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3.5 Module description

For the module description, you can start from an existing module's description, or from a blank one: module/TEMPLATE for a normal module, or module/TEMPLATE-TESTS for a unit test module. Some more fields are possible but rarely used. Use module/TEMPLATE-EXTENDED if you want to use one of them.

Module descriptions have the following fields. Absent fields are equivalent to fields with empty contents.

This field should contain a concise description of the module's functionality. One sentence is enough. For example, if it defines a single function ‘frob’, the description can be ‘frob() function: frobnication.’ Gnulib's documentation generator will automatically convert the first part to a hyperlink when it has this form.
This field is either empty/absent, or contains the word ‘obsolete’. In the latter case, gnulib-tool will, unless the option --with-obsolete is given, omit it when it used as a dependency. It is good practice to also notify the user about an obsolete module. This is done by putting into the ‘Notice’ section (see below) text like ‘This module is obsolete.
This field contains text that gnulib-tool will show to the user when the module is used. This can be a status indicator like ‘This module is obsolete.’ or additional advice. Do not abuse this field.
This field is either empty/absent, or contains the word ‘all’. It describes to which the module is applied. By default, a normal module is applied to source_base/ (normally lib/, whereas a module ending in -tests is applied to tests_base/ (normally tests/ If this field is ‘all’, it is applied to both Makefile.ams. This is useful for modules which provide macros rather than compiled source code.
This field contains a newline separated list of the files that are part of the module. gnulib-tool copies these files into the package that uses the module.

This list is typically ordered by importance: First comes the header file, then the implementation files, then other files.

It is possible to have the same file mentioned in multiple modules. That is, if the maintainers of that module agree on the purpose and future of said file.

This field contains a newline separated list of the modules that are required for the proper working of this module. gnulib-tool includes each required module automatically, unless it is specified with option --avoid or it is marked as obsolete and the option --with-obsolete is not given.

A test modules foo-tests implicity depends on the corresponding non-test module foo. foo implicitly depends on foo-tests if the latter exists and if the option --with-tests has been given.

Tests modules can depend on non-tests modules. Non-tests modules should not depend on tests modules. (Recall that tests modules are built in a separate directory.)

Each listed required module may be declared a conditional dependency. This is indicated by placing the condition for the dependency on the same line, enclosed in brackets, after the name of the required module. The condition is a shell expression that is run after the module's statements. For example:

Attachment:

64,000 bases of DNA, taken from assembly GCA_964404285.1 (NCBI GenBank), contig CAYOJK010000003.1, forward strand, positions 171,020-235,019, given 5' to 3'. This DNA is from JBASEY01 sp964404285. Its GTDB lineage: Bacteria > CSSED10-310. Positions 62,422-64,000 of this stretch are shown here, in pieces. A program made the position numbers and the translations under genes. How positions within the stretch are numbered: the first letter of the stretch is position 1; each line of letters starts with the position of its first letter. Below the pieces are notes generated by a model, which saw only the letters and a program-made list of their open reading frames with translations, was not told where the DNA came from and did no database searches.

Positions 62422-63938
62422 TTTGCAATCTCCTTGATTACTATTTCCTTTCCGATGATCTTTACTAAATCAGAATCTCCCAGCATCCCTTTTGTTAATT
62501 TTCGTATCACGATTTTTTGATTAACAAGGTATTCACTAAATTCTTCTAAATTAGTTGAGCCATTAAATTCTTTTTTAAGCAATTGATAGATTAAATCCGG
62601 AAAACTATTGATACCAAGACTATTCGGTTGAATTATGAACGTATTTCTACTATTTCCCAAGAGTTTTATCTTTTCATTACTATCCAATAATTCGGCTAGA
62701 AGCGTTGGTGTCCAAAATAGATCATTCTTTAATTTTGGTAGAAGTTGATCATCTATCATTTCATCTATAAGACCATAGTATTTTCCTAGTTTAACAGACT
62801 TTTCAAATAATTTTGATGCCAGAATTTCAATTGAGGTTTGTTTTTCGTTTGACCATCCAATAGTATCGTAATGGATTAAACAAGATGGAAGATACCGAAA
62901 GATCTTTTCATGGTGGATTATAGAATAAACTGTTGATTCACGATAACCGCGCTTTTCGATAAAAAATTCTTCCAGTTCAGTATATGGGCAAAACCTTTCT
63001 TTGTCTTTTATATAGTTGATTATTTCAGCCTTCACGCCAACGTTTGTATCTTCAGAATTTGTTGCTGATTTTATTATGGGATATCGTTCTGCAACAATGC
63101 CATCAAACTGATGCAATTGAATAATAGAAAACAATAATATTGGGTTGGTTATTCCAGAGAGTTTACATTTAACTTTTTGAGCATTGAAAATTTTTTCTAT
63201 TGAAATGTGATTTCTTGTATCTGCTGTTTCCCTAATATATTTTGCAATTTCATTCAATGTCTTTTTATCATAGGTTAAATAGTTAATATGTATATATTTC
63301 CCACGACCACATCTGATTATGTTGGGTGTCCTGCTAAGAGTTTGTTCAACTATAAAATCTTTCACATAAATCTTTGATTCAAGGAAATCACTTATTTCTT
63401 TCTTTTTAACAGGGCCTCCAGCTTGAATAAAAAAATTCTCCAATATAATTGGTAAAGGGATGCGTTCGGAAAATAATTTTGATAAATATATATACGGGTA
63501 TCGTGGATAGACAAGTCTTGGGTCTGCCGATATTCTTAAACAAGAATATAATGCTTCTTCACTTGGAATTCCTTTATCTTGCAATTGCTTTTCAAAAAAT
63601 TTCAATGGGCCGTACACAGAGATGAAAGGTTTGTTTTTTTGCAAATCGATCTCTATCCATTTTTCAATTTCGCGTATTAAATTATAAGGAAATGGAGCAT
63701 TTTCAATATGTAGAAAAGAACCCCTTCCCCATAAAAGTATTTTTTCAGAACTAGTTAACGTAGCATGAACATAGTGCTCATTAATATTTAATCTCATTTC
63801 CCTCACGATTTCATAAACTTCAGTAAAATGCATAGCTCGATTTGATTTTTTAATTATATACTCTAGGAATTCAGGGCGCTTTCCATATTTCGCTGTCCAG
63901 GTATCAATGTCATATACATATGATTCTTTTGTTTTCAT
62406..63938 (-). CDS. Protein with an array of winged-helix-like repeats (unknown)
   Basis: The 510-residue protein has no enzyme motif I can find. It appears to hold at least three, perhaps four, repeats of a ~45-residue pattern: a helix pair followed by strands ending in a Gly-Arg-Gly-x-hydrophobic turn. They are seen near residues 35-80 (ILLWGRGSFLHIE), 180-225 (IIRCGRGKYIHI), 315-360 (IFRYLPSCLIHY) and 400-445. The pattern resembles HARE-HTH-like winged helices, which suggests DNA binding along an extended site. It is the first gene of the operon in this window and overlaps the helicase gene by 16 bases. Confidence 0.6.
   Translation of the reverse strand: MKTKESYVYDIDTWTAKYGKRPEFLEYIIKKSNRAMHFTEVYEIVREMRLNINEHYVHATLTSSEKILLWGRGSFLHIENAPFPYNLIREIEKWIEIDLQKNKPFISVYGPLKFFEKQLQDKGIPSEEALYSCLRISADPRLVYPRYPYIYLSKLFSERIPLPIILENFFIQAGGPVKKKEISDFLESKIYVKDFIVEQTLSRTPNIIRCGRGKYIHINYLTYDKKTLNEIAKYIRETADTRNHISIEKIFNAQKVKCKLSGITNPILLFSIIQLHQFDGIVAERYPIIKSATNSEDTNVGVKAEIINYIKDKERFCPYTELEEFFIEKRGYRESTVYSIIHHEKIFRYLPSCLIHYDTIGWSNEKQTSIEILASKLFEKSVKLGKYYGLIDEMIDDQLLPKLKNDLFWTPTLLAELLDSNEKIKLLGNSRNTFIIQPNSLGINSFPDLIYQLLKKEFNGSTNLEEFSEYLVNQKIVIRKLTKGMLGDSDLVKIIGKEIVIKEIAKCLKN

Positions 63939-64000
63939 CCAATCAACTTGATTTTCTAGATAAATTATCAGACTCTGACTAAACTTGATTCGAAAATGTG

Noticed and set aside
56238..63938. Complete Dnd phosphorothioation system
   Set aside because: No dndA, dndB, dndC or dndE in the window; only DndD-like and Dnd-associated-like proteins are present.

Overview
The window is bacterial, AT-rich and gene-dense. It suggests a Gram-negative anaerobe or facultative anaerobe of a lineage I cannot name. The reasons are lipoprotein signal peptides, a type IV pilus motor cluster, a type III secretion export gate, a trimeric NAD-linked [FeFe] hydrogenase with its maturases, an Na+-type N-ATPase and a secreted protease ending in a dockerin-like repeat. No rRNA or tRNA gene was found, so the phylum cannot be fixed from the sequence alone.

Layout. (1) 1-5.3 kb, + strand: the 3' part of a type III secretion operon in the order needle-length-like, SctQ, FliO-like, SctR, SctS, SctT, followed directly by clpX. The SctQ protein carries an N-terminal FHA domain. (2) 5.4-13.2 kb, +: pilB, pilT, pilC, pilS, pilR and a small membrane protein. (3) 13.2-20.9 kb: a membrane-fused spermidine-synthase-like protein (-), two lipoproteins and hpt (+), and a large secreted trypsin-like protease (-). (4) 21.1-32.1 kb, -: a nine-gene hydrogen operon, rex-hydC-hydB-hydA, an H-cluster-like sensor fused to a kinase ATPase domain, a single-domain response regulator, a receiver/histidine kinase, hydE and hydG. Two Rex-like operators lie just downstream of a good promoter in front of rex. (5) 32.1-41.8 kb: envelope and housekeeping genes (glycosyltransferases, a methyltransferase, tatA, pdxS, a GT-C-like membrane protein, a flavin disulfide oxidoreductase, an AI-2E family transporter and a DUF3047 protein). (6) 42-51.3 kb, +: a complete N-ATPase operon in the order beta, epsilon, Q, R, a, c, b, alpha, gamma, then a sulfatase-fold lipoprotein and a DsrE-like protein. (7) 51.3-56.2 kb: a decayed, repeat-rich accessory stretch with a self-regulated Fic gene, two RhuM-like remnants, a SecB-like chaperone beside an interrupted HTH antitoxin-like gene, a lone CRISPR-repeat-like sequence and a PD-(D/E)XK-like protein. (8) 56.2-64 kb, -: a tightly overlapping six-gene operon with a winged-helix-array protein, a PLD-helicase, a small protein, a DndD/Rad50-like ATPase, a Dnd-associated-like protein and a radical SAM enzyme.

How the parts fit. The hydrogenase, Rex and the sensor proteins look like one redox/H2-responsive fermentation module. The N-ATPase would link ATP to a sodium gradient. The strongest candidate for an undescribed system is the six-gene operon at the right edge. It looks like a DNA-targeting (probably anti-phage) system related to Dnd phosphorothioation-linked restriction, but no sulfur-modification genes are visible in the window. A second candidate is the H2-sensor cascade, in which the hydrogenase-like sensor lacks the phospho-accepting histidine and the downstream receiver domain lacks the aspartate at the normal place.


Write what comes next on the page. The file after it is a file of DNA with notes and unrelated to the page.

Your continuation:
strtoull   [test $ac_cv_func_strtoumax = no]

Lines starting with # are recognized as comments and are ignored.
This field contains stuff (Autoconf macro invocations and shell statements) that are logically placed early in the file: right after the AC_PROG_CC invocation. This section is adequate for statements that modify CPPFLAGS, as these can affect the results of other Autoconf macros.
This field contains stuff (Autoconf macro invocations and shell statements).

It is forbidden to add items to the CPPFLAGS variable here, other than temporarily, as these could affect the results of other Autoconf macros.

We avoid adding items to the LIBS variable, other than temporarily. Instead, the module can export an Autoconf-substituted variable that contains link options. The user of the module can then decide to which executables to apply which link options. Recall that a package can build executables of different kinds and purposes; having all executables link against all libraries is inappropriate.

If the statements in this section grow larger than a couple of lines, we recommend moving them to a .m4 file of their own.
This field contains statements. Variables like lib_SOURCES are transformed to match the name of the library being built in that directory. For example, lib_SOURCES may become libgnu_a_SOURCES (for a plain library) or libgnu_la_SOURCES (for a libtool library). Therefore, the normal way of having an implementation file lib/foo.c compiled unconditionally is to write
          lib_SOURCES += foo.c

This field contains the preprocessor statements that users of the module need to add to their source code files. Typically it's a single include statement. A shorthand is allowed: You don't need to write the word “#include”, just the name of the include file in the way it will appear in an include statement. Example:

This field contains the set of libraries that are needed when linking libraries or executables that use this module. Often this will be written as a reference to a Makefile variable. Please write them one per line, so that gnulib-tool can remove duplicates when presenting a summary to the user. Example:
          $(LTLIBICONV) when linking with libtool, $(LIBICONV) otherwise

This field specifies the license that governs the source code parts of this module. See Copyright for details.
This field specifies the persons who have a definitive say about proposed changes to this module. You don't need to mention email addresses here: they can be inferred from the ChangeLog file.

Please put at least one person here. We don't like unmaintained modules.